Having a child with allergies or having them yourself means that you probably try to stay away from pets and hesitate bringing some into your house. Cat allergies are twice as frequent as dog allergies and they vary in severity. If the one present in your home is mild then that doesn’t mean that you should completely stay away from pets. Here is our guide on finding the best cats for kids with allergies and some tips on what to do to minimize the risks.
Some Facts About Cat Allergy
Cat allergies are genetic so if one of you has this problem then your children can inherit it too. The immune system makes antibodies that try to fight the substances which can harm your body and if you have an allergy then the system thinks the allergens are also something harmful so it tries to fight them off.
The dead skin of the cat can trigger this, so can the salivary glands and even their urine can give you symptoms of allergy. Since the dead skin particles are so small they can still be present in your home months after the cat was taken elsewhere and it can also linger in your clothes.
There is a protein called Fel D1 which is present in the cat’s saliva and it is one of the triggers of the allergy. As cats lick their coat the spit dries there and becomes airborne so it will eventually get into your sinuses. There are some cats which produce less of this protein and they are called hypoallergenic for this reason.
The most common symptoms are swelling and itching of the membranes around the eyes and nose which can lead to a stuffy nose and the eyes will be swollen. There are also signs of rashes on the faces, necks or upper chest in some cases and if the particles get into your lungs they can cause problems when breathing.
Among the most important factors to keep into consideration when it comes to allergies you should remember that males produce more allergenic secretions than females. Neutering a male cat will reduce the quantity of allergens. Kittens produce less allergens than adults and one very strange fact is that the light colored cats produce less than the dark colored ones!
Hypoallergenic Cat Breeds
There is no such thing as a cat that doesn’t produce any allergens so if you have a serious problem with allergies then having no cat might be the only solution. For milder cases though, there are some species
of cats that are hypoallergenic and these will provide an option for cat lovers who suffer from allergy problems.
Even if you have a hypoallergenic breed, remember to take precautions such as frequent baths and brushing (preferably done by someone who isn’t allergic). Also wash the toys and the cat’s bedding often since this will reduce the allergens floating through your home.
The “long haired Siamese” as it is also known is one of the few cat breeds which produces less Fel D1 proteins and even with such a long hair they are thus a great choice for someone who has allergy problems. They were names after the dancers of the Indonesian island and they are really intelligent, agile and love to play.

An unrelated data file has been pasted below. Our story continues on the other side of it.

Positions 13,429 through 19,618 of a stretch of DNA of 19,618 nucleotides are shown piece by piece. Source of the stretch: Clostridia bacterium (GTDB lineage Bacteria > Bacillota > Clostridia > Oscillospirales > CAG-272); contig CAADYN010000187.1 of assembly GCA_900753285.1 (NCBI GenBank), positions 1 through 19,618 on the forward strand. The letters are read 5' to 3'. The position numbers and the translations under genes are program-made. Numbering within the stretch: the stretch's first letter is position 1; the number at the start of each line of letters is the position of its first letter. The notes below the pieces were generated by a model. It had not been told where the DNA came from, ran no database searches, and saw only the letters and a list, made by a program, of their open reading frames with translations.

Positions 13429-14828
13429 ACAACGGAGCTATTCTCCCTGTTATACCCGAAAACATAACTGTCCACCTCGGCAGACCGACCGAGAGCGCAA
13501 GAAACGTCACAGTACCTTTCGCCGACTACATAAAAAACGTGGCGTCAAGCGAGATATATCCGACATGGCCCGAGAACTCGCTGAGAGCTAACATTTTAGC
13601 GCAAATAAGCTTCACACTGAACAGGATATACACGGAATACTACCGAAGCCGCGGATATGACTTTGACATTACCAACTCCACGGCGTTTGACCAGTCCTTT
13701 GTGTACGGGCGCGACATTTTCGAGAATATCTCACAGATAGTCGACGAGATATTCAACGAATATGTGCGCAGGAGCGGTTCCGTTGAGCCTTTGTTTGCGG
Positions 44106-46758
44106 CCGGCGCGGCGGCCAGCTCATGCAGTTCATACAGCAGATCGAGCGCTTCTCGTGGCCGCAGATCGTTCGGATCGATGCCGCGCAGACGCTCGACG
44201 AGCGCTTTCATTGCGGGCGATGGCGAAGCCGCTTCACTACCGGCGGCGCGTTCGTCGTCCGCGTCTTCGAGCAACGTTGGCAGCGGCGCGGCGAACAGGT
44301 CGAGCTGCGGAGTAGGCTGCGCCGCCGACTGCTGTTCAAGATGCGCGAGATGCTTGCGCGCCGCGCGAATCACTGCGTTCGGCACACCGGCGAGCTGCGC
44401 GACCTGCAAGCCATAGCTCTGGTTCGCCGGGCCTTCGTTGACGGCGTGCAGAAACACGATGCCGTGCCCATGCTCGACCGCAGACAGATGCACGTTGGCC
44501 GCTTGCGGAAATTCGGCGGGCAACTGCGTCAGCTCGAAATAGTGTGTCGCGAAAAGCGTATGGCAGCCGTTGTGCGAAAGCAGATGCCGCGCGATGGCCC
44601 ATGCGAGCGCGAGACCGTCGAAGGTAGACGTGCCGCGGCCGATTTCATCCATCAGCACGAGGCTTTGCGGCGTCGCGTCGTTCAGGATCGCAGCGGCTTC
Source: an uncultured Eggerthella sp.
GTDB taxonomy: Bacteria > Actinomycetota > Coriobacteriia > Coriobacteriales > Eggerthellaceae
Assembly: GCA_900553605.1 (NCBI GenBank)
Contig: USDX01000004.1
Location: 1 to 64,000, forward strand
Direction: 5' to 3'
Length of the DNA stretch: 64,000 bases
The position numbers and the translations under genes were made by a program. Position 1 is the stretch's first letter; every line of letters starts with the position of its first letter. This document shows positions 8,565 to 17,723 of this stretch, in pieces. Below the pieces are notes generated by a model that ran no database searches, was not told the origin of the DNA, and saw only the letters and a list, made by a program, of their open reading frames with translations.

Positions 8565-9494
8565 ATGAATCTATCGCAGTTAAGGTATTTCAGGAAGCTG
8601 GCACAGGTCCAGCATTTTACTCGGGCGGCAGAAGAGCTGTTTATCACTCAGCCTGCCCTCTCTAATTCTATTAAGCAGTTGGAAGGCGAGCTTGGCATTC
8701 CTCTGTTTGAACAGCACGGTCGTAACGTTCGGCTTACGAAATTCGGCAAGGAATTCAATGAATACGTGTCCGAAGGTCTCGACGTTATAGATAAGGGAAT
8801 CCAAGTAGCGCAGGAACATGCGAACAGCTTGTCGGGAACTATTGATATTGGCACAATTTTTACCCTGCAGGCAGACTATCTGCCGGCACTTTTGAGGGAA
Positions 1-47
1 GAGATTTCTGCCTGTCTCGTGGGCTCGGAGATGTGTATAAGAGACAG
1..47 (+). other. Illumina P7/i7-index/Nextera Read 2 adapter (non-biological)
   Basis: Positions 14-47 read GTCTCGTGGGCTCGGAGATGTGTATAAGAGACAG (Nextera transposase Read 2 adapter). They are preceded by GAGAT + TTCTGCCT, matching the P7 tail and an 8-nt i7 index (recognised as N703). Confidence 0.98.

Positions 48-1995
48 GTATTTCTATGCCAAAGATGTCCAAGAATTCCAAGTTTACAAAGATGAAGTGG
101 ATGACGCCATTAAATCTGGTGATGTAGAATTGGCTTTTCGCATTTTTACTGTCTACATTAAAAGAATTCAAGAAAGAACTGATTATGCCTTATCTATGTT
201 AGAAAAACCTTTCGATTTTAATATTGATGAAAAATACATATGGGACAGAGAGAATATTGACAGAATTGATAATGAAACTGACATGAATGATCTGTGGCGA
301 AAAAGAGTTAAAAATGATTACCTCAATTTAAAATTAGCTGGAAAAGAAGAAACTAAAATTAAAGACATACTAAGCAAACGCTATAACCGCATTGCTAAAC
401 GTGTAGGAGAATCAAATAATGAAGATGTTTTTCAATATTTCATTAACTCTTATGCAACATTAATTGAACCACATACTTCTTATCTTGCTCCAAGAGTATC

The Siberian and the Balinese are the two breeds where the dreaded Fel D1 protein is produced less and thus they are great options for persons with allergies. The Siberian has a moderately long coat and there are even some studies showing that around three quarters of the people with cat allergy show no symptoms when confronted with Siberian cats so you should definitely check them out.
These spotted cats are very athletic and their short and soft coat mean that they can be good for people with allergies. Their name comes from the ocelot which they resemble and even if they look like wild cats they are actually very affectionate and intelligent.
They are a Siamese hybrid developed in England to have more variety in their color and patterns. Not as talkative as the Siamese, they still want to be in the center of attention. If this doesn’t happen they will get upset but if you offer them enough care they will definitely return the favor.
These large cats have a double coat and this is the thing that stands out the most as it shimmers with reflective light. Their eyes are yellow when they are kittens and then change into a bright green, making them very lovable. Their fur doesn’t shed in the normal way and they also produce less of the Fel D1 protein so they are great for allergies.
With medium-long coat that doesn’t mat, these are hypoallergenic because they lack an undercoat and thus have less fur. Very energetic and loyal, these cats will have you fall in love with them since day one. They are also really intelligent so you can train them to do a lot of things.
Among the two “Rex” breeds on the list this one has shorter fur and thus they are easier to groom. The pews and ears have to be cleaned frequently since oil keeps gathering there but they don’t need full baths so often. Thus this is a great choice for a low-maintenance hypoallergenic cat.
it sheds less hair than other cats but they do require a lot of maintenance. They are affectionate and bond easily but if you ignore them they will probably do some nasty things to attract your attention. They are very active and agile so you will see them all over the place.
Obviously having a cat with no hair means that there will be less allergens and thus the Sphynx breed is a perfect choice. They do require some maintenance though as oil keeps building up on their skin and the large ears also need to be cleaned frequently. They are very energetic and like to go on heights but are recommended for apartments most as the outdoors can cause them harm. The lack of fur means that they aren’t too protected from the sun and this can lead to problems.
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